This archived article was written by: Stuart Lake
A change in the residential life policy at the College of Eastern Utah concerning meal plans and the cafeteria has many students concerned. Flyers have been posted that state:
“You may no longer buy prepackaged food, bottled or canned pop in the cafeteria. You may only buy what the chefs cook. You must pay cash for everything else.” The flyer also goes on to state that instead of two meals on Saturday and Sunday, there will only be one served, and the cafeteria will close a half an hour early.
This is a change from last year where students with meal plans were free to purchase prepackaged foods such as candy bars and soda from the cafeteria. Many students found this convenient because they were able to have their snack food and real meals on one budget.
To not be able to purchase these items seems like a hard change for many students who became accustomed to being able to purchase their snacks and soda at the cafeteria. Dan Allen, the associate vice president, is also head of the food department at CEU.
Allen feels that the current plan is a large improvement over the plan offered a few years ago where students were given 10 meals a week, and if they did not use them they were lost. He has tried to give CEU students the opportunity to eat what they want when they want it.
In looking at the cost of meal plans at other colleges in the state of Utah, generally speaking, CEU is at least $300 less than some of the least expensive plans. With food costs rising nationwide, CEU students are getting a deal on their plans compared to the cost of other schools, as most of those plans are on a 10 to 15 meal a week plan that does not allow for the flexibility that is had at CEU.
Allen gave reasons for no longer selling prepackaged items in the cafeteria. Theft and cost of the items played a part. Also, no other school allows any food to be taken out of the cafeteria. The selling of prepackaged items was an experiment to try and help students spend more of their money, but there was too much cost. For those students who are still having hard feelings about losing their snacks, remember that the meal plan cost a lot less then most places, and no one else in the state allows anything to be taken out of the cafeteria. As for not being able to spend all of your meal plan, budget, and get the most out of it, your remaining balance on your meal plan at the end of a semester is not refundable.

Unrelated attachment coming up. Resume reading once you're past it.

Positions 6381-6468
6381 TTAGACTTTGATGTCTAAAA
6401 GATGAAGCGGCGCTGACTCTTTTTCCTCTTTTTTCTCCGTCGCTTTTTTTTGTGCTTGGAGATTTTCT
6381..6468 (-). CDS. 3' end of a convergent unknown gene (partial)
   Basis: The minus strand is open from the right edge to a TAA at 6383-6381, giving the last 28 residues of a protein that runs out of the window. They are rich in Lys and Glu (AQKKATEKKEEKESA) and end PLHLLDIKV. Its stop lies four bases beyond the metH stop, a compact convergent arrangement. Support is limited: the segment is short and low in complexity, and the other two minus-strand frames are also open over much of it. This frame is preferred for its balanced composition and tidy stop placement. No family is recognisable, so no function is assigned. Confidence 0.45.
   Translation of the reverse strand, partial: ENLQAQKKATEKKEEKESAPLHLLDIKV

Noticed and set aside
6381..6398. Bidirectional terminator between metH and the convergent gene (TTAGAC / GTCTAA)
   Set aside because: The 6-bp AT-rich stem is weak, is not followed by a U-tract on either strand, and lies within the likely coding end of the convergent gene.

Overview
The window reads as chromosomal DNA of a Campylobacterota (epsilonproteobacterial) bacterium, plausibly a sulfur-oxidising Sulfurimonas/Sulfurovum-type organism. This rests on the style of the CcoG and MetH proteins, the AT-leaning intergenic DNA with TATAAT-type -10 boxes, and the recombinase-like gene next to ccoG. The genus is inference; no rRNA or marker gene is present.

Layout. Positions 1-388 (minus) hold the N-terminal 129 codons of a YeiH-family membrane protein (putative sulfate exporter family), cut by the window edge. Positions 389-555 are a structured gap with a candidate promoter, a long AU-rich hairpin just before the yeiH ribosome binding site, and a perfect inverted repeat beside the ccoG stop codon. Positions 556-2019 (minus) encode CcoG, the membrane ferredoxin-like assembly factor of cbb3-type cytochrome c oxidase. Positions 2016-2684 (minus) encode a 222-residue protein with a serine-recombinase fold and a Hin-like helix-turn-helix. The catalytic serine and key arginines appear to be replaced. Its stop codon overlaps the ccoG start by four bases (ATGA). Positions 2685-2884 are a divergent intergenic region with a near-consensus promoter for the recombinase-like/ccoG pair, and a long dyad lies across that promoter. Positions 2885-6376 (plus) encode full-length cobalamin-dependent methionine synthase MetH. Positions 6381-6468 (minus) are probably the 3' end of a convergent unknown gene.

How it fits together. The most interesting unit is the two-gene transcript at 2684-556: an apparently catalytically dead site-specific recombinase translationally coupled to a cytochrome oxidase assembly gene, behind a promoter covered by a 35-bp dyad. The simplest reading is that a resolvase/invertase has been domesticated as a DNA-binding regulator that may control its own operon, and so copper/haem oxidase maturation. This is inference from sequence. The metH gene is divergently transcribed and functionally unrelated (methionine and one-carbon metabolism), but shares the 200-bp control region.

Concerning complaints that students are losing two meals on the weekends, the school has seen enough attendance at meals to bring back the Saturday dinner, and Allen says that those meals were taken away because a large amount of students go home on the weekends and no one was coming, and adds that if there is an increase of students eating meals on the weekends, the Sunday meal will be brought back as well.
CEU is offering a good deal on meal plans for students who live on campus. Some changes have had to be made, but the administration is thinking of the students’ needs first. Students are allowed to spend their money to eat what they want, when they want, where they want, but Allen says that if students continue to complain that he will be happy to go back to the 10 to 15 meals a week plan.
Students should just learn to live with this little change and be happy that they are not paying any more to have someone cook for them and clean up their mess.